The subject comprises one 90-minute lecture/seminar per week. The lecture generally involves presentation of theoretical material as well as exposure to current case studies around that weekly theme. Students are expected to have read any prescribed reading articles (including the relevant text chapter) prior to class sessions and engage in this reading via the online discussion board as well as group discussions during lectures. Participation in lecture discussions will provide an opportunity for students to gain deeper understanding of the weekly theme and receive direct feedback of their understanding.

Students have the opportunity to receive formative feedback through completing online quizzes and via teacher comments on the online reading discussion board.

Tutorials

The subject comprises one 90-minute workshop/tutorial per week. The weekly workshop/tutorial focuses on practical application of negotiation and advocacy skills. Students are expected to have participated in the weekly online reading prior to weekly sessions by writing one substantial comment in the online portal as well as engage in group discussions during class for additional feedback. Other tutorial activities will include role playing, negotiation exercises and case study analysis, all of which will be explored through multimodal sources (i.e. web clips, academic readings, film).

Content (topics)

  • The labour market and employment
  • The employment relationship and key institutional players
  • An examination of the different categories of employment
  • The changing employment relations landscape and the devolution of employee relations
  • Complexities of managing employee relations in a changing employment relations landscape
  • Enterprise bargaining and negotiation: steps, strategies, tactics and limits
  • Advocacy: process, approach, strategy and research

Assessment

Assessment task 1: Industrial Instrument Report (Individual)

Objective(s):

This addresses subject learning objective(s):

3

Weight: 20%
Length:

1500 words

Assessment task 2: Negotiation, Advocacy and Bargaining Exercise (Group)

Objective(s):

This addresses subject learning objective(s):

1, 2, 3 and 4

Weight: 30%

Assessment task 3: Final Examination (Individual)

Objective(s):

This addresses subject learning objective(s):

1, 2, 3 and 4

Weight: 50%

Minimum requirements

To pass the subject, students need to achieve at least 50% of the total marks.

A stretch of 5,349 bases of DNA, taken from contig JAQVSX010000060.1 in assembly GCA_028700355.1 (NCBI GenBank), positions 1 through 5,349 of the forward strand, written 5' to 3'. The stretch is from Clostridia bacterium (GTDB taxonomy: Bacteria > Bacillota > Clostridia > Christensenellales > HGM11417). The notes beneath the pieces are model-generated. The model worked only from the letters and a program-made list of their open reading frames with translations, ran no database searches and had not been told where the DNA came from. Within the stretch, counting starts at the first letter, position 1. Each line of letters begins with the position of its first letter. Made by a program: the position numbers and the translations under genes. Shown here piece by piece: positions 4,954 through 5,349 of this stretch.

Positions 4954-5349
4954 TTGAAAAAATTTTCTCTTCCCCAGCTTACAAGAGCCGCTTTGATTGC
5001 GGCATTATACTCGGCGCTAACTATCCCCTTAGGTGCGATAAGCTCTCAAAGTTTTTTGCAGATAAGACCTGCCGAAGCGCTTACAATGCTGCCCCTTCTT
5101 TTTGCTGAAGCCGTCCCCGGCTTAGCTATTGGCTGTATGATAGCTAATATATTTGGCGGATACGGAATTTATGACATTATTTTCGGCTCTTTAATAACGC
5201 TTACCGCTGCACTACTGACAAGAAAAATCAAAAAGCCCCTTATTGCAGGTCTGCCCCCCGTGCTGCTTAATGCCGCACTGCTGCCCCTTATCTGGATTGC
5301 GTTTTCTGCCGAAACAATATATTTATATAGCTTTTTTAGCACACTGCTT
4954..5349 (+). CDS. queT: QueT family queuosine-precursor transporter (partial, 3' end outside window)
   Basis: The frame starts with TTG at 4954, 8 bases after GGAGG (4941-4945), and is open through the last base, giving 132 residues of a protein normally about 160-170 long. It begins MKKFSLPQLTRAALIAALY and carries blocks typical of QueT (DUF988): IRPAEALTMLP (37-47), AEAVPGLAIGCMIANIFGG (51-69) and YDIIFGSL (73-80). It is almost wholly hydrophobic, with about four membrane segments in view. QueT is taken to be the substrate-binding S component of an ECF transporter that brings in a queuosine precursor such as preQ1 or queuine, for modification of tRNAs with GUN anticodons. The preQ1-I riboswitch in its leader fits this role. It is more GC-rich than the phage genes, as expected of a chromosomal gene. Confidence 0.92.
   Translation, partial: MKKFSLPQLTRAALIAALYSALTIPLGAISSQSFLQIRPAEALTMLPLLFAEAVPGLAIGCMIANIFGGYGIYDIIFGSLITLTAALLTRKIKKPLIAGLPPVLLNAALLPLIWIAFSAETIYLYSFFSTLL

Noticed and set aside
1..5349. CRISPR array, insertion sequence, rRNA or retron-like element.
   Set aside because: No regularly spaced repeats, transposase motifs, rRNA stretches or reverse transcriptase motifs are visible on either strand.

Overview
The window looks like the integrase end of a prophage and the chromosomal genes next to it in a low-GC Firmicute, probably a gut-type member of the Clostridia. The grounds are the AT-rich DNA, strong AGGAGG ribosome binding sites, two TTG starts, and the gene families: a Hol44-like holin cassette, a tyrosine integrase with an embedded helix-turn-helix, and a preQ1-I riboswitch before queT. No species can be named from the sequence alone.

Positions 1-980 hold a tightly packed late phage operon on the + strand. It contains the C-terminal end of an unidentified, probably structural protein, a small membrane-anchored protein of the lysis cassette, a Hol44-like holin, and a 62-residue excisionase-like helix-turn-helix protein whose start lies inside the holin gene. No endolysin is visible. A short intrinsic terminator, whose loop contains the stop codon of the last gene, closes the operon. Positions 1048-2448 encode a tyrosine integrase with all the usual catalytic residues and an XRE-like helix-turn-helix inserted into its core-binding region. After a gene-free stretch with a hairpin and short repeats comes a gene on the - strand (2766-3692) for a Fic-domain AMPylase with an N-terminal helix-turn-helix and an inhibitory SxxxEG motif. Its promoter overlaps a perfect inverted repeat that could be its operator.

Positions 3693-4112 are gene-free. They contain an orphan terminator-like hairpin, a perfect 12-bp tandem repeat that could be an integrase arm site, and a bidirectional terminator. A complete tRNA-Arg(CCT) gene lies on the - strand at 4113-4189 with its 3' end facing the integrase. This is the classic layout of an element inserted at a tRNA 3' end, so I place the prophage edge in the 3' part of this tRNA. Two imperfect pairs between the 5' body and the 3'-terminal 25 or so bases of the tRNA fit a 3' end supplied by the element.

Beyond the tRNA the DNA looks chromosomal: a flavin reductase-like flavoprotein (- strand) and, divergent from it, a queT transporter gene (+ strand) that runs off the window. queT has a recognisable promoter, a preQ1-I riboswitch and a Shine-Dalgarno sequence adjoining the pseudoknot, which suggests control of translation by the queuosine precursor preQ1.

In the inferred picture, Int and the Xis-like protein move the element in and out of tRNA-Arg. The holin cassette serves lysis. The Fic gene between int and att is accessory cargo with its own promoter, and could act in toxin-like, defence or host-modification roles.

Required texts

Bray, M., Cooper, R. Waring, P and MacNeil, J (2018), Employment Relations: Theory and Practice, 4E, McGraw-Hill, Sydney


UTS Faculty of Business, Guide to Writing Assignments (2018). https://www.uts.edu.au/sites/default/files/business-writing-guide-2018.pdf

This guide has been developed to help students prepare their assignments and develop an effective writing style. Students are encouraged to purchase or download this guide from the UTS website.

It will be assumed that students, on a progressive basis, have undertaken the readings for each topic area.

References

Brandon, M. and Robertson, L. (2007) Conflict and Dispute Resolution: A guide for practice, Oxford, Melbourne.

Donaldson, M.C. (2007) Negotiating for Dummies, 2nd Ed. Wiley & Sons Inc, New Jersey

Indiana Gosselin, T. (2007) Practical Negotiating: Tools, Tactics and Techniques. Wiley & Sons Inc, New Jersey.

Lewicki, R., Saunders, D.M. and Barry, B. (2010) Negotiation, 6th ed, McGraw-Hill Irwin, New York.

Lewicki, R., Barry, B. and Saunders, D.M. (2010) Essentials of Negotiation, 5th Edition, McGraw-Hill, USA.

Other resources

Recommended journals
In addition to the above resources students should scan referred journals for content relevant to this subject. The UTS library subscribes to most of the academic journals listed below in either paper-based (hardcopy) or electronic (online) format. Students should consult the library on the process to access electronic journal subscriptions. Relevant journals include:

Australian Bulletin of Labour
Australian Journal of Labour Law
British Journal of Industrial Relations
Employment Relations Record
Economic & Labour Relations Review
Industrial Relations
International Journal of Conflict Management
Journal of Industrial Relations
Journal of Organizational Behavior
Labour and Industry
New Technology, Work and Society
Negotiation Journal
Organisation Studies
Work and Occupations
Work, Employment and Society
International Employment Relations Review
International Journal of Employment Relations

UTS Online
UTS Online is an integrated teaching and learning component of this subject. It is an internet platform which utilises software called Blackboard. As a UTS student you will be required to become familiar with this software, which is now used in most subjects in the Bachelor of Business degree.

In this subject, UTS online will be used for the following purposes:

  • as a noticeboard for announcements relating to the subject
  • to provide subject support materials such as the subject outline and lecture slides
  • to provide external links to useful web pages.